Kevin Genieser, who heads Morgan Stanley's clean technology banking practice, said wind energy is no longer considered nascent and alternative, but rather, a mainstream power resource, with solar energy on a similar path.
Grosser said Wall Street is curious about emerging technologies but tends to focus on the "low-hanging fruit," such as taking some solar and wind companies public. Foundation backed EnerNOC Inc(ENOC.O), an energy efficiency company that went public last year.
Given the focus on energy and technology, firms have roped in their technology, power or energy investment bankers to spearhead their cleantech banking units. Lehman's effort, for example, is a joint venture between the firm's technology and power investment banking groups.
Todd Guenther, a power banker who co-heads Lehman's Alternative Energy banking group with Amy Smith, a technology and solar banker, said they also collaborate with bankers from other disciplines depending on the nature of the deal.
"It's not effective for someone who covers wind turbines to then turn around and figure out whether a geothermal project in Nevada is a good opportunity," Guenther said.
For this reason, UBS (UBSN.VX) decided not to dedicate one group to clean energy, said Steve Trauber, global head of energy. Instead, clean technology projects are assigned to divisions based on the industry -- biofuels and ethanol under oil and gas, solar under utilities, and so on, he said.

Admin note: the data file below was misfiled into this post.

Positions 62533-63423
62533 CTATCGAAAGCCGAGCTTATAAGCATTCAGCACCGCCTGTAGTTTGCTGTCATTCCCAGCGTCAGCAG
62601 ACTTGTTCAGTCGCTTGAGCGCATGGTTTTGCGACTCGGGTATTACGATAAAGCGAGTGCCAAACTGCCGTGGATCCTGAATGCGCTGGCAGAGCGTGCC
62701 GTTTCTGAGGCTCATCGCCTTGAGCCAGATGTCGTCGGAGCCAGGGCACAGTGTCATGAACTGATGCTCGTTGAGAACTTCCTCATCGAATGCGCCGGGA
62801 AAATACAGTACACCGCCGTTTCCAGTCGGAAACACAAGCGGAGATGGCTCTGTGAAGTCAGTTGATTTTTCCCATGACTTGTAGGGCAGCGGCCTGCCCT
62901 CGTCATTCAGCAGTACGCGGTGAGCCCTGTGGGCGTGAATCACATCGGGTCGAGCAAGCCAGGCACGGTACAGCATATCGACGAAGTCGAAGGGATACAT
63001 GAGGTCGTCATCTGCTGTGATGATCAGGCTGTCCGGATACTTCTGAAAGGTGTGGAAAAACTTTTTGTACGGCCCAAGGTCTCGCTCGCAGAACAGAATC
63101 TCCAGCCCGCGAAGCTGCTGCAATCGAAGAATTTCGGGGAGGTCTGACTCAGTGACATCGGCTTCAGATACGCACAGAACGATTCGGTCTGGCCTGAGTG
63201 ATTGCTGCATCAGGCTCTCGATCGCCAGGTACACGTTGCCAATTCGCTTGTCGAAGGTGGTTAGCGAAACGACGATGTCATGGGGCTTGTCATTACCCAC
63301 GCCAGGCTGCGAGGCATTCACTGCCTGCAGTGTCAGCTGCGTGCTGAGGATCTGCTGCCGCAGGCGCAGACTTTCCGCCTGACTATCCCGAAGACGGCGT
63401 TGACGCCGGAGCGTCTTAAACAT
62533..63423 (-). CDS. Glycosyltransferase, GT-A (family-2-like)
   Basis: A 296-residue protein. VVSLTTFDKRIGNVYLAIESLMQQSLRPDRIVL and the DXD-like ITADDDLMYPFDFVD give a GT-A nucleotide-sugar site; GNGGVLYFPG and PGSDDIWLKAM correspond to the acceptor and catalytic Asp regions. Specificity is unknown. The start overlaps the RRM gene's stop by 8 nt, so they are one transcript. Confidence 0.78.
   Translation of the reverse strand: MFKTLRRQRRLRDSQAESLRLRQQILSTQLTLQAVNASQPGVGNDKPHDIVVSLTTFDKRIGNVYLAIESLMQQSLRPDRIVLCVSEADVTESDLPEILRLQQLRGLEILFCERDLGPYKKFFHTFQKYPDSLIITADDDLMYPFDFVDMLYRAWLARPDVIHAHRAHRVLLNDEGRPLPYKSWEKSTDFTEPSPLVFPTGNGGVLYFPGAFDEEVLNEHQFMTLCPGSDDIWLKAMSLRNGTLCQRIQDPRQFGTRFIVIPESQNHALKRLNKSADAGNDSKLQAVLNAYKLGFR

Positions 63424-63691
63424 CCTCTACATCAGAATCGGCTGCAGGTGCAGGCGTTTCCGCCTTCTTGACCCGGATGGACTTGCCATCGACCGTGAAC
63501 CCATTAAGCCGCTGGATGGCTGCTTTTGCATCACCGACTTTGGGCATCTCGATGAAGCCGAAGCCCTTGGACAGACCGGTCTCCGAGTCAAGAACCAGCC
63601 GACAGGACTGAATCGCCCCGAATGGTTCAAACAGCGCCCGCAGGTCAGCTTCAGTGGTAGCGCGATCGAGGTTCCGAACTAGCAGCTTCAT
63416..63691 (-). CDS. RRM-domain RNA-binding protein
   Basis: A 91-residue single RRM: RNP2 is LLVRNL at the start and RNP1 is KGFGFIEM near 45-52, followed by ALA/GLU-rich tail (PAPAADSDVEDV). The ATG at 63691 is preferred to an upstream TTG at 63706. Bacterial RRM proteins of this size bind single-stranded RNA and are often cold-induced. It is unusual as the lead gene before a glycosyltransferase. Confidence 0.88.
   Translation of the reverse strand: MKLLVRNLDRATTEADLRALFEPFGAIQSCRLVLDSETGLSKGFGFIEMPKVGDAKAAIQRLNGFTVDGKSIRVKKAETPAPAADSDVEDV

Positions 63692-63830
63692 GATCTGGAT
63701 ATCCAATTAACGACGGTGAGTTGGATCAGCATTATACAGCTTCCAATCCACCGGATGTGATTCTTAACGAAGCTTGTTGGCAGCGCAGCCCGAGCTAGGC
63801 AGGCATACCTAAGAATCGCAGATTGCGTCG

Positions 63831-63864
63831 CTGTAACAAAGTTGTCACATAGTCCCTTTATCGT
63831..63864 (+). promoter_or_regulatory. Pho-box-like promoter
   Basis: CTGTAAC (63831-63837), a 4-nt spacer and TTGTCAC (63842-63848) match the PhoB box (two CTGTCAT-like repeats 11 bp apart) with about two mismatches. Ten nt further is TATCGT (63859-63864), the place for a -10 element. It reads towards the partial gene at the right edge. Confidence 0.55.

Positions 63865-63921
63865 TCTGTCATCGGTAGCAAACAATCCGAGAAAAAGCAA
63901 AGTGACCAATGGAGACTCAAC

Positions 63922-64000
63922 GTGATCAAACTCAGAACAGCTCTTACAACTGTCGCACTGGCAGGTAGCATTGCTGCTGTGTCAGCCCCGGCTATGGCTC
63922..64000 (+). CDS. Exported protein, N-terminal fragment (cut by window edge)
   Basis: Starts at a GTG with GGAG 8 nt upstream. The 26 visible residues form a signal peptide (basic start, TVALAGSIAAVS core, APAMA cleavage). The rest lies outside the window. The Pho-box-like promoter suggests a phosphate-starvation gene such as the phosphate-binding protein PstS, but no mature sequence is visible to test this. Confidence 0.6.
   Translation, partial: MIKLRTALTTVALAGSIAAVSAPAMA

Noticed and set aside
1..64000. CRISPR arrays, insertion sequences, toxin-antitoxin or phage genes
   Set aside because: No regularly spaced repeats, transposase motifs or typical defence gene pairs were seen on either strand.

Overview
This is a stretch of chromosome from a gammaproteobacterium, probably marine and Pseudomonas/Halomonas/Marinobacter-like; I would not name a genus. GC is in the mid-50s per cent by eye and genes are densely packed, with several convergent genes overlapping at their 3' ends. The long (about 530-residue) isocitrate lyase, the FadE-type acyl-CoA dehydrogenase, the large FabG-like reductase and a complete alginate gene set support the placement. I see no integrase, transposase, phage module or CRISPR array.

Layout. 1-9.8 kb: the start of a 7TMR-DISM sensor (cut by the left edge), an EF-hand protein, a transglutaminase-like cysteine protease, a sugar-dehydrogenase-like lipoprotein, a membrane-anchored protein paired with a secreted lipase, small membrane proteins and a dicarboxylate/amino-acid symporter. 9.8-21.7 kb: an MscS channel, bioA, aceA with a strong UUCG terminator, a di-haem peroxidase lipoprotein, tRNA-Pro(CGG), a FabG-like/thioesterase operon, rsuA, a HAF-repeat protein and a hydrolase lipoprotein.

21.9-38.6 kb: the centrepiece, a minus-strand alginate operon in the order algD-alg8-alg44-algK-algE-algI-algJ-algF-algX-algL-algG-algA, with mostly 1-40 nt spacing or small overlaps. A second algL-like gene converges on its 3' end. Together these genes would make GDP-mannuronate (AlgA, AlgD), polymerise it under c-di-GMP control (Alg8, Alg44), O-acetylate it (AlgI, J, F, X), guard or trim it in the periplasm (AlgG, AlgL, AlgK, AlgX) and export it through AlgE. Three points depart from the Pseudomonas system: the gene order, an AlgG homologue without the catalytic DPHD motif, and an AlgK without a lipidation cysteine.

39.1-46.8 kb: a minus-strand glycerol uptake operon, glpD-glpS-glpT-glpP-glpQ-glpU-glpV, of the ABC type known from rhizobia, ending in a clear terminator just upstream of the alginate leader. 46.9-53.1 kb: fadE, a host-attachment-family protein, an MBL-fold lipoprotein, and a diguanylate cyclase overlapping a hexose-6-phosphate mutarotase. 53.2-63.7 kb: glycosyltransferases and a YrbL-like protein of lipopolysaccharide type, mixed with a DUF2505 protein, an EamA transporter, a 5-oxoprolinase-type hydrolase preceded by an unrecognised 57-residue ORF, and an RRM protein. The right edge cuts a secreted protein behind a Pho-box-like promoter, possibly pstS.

Many of these projects also require hundreds of millions of dollars in capital, often for non-traditional uses -- bringing venture capitalists and banks together, similar to the way they collaborate on traditional technology deals.
Also, the relationships that banks have with private equity firms, hedge funds and global energy investors help cleantech companies access larger amounts of equity than what venture capital firms typically provide.
Parker Weil, who co-heads the Americas Clean Energy -- or "ACE" -- Group at Merrill, said the financing opportunity around certain cleantech projects such as nuclear energy plants could be "staggering."
Using a back-of-the-envelope calculation, he estimated it could cost between $6 billion and $8 billion to build a single, 1000-megawatt nuclear power plant -- way above the average of $11 million per cleantech deal that U.S. venture capitalists invested in last year.
Banks also are arranging more non-traditional financing, seeking to become one-stop shops providing services over the life cyle of a clean energy company.
At Lehman, Smith said project finance advisory, tax equity investments, commodity hedging and principal investing, were key areas of focus, in addition to the more traditional IPO offerings and mergers advisory.
"There is a sense of real change and innovation that is occurring, perhaps with some euphoria," said Credit Suisse's Lee. "There isn't a faster-moving industry right now." (Editing by Carol Bishopric)
- Tweet this
- Share this
- Digg this